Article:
The invention that blew people away

Saving time – not to mention lives – the handheld hairdryer made such a dramatic entrance in the 1920s it even made it into a Downton Abbey Season 6 plot.

The first patent for a portable hairdryer dates from 1911, with early examples made of metal and fitted with a wooden handle, all later to be replaced by Bakelite. But not only were the devices very heavy and difficult to use, rudimentary electrics sometimes led to fatal accidents involving overheating and electrocution. Their appeal was nevertheless clear at a time when one tried and trusted hair drying method had involved attaching a hose to the warm reverse flow of a vacuum cleaner.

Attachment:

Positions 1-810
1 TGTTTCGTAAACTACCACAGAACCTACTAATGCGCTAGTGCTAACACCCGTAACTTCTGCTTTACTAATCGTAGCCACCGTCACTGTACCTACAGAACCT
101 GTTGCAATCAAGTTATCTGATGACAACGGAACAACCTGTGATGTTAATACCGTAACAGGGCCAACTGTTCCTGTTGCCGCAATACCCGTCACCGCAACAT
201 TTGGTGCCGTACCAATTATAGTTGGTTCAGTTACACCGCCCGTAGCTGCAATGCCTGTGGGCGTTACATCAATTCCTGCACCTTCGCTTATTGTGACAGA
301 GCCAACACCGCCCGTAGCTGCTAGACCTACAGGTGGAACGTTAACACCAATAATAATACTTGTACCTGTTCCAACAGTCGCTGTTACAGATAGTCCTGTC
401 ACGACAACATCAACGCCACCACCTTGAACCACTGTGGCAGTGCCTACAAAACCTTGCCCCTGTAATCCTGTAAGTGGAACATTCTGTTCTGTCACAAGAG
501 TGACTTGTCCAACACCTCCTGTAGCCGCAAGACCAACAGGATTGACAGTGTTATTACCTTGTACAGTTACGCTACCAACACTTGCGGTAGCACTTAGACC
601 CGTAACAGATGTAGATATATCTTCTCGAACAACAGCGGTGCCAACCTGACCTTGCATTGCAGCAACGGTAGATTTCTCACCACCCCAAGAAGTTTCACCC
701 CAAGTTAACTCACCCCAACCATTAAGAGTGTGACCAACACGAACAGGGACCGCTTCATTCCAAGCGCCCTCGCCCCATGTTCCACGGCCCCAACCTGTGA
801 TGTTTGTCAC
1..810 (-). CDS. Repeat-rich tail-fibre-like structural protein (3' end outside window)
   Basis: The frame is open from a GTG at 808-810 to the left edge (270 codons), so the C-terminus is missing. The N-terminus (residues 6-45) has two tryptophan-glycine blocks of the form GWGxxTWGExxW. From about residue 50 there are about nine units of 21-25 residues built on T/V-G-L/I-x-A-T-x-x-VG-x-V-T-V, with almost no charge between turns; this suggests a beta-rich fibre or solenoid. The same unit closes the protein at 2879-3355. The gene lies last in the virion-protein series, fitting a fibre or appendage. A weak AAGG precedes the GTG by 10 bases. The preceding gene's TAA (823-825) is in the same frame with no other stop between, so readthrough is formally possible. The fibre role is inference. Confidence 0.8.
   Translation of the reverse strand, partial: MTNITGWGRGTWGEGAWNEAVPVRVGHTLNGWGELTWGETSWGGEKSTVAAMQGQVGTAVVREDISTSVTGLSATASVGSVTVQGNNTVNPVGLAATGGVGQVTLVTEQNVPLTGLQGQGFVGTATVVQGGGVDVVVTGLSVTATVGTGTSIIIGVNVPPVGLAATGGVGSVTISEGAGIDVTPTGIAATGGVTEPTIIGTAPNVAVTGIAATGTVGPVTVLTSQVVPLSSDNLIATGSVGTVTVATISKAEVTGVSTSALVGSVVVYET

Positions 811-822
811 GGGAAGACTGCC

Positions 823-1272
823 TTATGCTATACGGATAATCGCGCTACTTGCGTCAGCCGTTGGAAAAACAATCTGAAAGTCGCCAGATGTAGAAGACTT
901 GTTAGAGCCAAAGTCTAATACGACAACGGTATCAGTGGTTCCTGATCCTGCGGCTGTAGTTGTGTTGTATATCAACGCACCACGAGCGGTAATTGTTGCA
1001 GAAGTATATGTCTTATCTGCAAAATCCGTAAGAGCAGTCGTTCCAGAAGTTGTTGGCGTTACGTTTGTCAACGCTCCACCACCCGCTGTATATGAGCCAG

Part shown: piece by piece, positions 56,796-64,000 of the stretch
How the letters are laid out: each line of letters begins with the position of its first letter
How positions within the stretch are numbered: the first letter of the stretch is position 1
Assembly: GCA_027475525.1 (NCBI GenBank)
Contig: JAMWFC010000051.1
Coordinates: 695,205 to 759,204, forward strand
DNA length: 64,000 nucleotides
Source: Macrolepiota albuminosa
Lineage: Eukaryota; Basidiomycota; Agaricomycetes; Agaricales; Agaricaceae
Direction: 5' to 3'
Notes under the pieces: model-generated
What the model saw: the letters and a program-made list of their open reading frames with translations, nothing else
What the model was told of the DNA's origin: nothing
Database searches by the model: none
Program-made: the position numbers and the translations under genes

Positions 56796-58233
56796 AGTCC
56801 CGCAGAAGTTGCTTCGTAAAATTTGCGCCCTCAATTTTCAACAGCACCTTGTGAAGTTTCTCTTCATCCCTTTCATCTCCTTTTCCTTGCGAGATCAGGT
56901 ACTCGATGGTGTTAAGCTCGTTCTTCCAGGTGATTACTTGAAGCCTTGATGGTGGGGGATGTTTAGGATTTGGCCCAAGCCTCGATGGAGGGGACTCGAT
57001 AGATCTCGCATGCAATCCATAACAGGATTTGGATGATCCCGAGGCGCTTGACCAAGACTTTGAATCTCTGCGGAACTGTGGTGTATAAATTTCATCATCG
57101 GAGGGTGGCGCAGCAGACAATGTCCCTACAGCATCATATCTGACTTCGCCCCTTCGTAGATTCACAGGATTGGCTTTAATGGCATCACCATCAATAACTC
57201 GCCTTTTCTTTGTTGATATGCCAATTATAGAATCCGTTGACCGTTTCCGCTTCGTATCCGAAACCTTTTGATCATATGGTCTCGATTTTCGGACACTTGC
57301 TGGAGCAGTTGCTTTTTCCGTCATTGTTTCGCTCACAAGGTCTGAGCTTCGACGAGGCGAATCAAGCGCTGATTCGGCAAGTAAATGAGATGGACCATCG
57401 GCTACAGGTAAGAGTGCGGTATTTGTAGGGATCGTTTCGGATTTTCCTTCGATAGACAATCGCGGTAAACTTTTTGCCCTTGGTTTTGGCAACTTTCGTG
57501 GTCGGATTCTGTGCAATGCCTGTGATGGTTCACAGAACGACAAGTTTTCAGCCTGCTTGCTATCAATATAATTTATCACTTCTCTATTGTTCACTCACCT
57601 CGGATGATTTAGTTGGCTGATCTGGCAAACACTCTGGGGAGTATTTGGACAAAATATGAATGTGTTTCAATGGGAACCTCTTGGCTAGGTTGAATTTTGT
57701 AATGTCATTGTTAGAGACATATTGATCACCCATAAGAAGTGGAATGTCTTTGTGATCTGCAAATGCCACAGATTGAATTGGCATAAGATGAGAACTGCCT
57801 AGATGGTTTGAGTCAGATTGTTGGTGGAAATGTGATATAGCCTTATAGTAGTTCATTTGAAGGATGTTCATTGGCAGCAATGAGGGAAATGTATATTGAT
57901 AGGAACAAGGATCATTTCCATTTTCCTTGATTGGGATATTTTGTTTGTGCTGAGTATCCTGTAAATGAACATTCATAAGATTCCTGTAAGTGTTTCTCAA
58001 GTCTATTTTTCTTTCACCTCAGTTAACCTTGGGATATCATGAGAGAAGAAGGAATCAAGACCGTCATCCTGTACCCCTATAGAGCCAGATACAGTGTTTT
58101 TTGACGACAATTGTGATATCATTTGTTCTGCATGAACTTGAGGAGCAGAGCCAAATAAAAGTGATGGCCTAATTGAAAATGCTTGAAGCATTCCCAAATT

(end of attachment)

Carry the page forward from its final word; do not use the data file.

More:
New, handheld hairdryers meant that drying hair became much safer and easy to do in the comfort of your own home. And ‘washing your hair’ – a task that previously might have taken up a whole evening – was no longer an excuse for turning down an invitation. It would be interesting to convene a focus group from the Roaring ‘20s to explore what they’d make of the space age customisation and styling tools of the Dyson Supersonic™.

An appliance of science
A hairdryer not only dries hair, but also accelerates and controls the formation of temporary hydrogen bonds inside each strand – setting and styling the hair in place.